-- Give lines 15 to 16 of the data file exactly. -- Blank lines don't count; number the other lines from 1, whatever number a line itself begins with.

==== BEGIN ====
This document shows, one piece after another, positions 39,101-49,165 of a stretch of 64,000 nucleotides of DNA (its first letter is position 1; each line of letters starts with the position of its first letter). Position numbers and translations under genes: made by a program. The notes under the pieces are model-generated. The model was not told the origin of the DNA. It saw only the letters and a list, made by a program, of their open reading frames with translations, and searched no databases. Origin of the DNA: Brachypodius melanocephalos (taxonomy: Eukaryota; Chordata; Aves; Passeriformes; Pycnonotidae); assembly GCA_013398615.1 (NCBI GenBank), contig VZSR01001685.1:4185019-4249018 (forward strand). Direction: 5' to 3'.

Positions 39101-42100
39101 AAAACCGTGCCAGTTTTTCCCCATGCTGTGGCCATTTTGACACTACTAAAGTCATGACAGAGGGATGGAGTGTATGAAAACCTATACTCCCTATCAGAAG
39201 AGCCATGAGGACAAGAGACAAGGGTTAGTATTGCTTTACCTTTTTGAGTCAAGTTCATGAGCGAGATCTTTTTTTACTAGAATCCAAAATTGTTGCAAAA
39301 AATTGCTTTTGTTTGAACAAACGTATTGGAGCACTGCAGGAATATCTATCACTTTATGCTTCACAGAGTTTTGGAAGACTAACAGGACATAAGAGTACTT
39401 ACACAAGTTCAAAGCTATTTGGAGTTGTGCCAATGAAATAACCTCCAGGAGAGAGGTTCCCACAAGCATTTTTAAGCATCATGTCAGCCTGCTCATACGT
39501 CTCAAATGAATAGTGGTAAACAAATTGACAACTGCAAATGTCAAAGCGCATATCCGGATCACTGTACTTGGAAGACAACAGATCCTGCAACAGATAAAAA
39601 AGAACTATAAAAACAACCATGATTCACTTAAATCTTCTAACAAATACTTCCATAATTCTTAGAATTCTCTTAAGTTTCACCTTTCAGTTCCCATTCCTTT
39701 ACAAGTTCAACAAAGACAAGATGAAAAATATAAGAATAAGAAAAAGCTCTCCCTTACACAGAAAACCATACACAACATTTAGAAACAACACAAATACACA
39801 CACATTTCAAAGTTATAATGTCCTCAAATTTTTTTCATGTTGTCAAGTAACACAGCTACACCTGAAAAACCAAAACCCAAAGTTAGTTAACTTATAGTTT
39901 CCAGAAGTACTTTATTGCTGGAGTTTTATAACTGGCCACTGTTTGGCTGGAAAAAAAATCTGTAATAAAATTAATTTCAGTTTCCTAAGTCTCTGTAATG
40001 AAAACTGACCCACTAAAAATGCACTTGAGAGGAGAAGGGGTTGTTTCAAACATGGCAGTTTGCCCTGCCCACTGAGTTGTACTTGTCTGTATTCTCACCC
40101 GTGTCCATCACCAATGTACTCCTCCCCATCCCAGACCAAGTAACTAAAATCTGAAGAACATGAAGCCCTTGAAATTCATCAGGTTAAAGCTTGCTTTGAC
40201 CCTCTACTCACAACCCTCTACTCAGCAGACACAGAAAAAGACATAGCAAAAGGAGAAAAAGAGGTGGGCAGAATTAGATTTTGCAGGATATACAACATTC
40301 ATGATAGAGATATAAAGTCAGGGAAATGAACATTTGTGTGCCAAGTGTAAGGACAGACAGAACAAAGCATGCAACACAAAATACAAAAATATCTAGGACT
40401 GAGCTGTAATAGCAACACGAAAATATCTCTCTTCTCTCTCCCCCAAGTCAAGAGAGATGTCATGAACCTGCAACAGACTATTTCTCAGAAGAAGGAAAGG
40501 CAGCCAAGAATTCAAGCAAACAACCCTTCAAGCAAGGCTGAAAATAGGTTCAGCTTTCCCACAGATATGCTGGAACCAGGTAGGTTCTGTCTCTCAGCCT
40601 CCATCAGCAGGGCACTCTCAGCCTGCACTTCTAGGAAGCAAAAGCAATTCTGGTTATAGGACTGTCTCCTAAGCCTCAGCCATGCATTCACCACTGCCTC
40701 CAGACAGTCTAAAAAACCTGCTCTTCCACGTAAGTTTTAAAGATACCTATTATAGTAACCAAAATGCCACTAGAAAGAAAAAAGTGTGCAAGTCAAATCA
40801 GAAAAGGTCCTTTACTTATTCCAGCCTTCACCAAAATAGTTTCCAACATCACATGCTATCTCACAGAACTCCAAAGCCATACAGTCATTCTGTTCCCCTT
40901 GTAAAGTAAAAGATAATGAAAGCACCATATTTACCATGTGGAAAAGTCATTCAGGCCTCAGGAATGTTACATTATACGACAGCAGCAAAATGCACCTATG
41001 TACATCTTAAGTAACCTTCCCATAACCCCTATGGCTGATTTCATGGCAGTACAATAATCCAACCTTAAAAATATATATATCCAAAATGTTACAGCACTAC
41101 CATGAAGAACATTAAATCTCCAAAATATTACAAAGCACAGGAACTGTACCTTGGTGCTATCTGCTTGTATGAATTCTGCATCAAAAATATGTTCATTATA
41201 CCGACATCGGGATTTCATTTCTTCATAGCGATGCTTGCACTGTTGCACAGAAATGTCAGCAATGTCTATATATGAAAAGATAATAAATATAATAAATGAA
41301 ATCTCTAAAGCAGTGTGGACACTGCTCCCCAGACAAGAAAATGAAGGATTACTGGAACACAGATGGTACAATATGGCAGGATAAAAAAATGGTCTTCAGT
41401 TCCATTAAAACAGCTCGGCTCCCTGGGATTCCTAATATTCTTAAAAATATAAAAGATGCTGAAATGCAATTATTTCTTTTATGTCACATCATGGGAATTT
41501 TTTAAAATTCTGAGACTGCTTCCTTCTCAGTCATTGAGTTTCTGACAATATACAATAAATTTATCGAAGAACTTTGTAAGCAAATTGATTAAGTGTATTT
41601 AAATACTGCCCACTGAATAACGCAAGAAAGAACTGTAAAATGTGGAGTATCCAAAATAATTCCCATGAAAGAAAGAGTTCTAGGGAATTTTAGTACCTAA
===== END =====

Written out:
40301 ATGATAGAGATATAAAGTCAGGGAAATGAACATTTGTGTGCCAAGTGTAAGGACAGACAGAACAAAGCATGCAACACAAAATACAAAAATATCTAGGACT
40401 GAGCTGTAATAGCAACACGAAAATATCTCTCTTCTCTCTCCCCCAAGTCAAGAGAGATGTCATGAACCTGCAACAGACTATTTCTCAGAAGAAGGAAAGG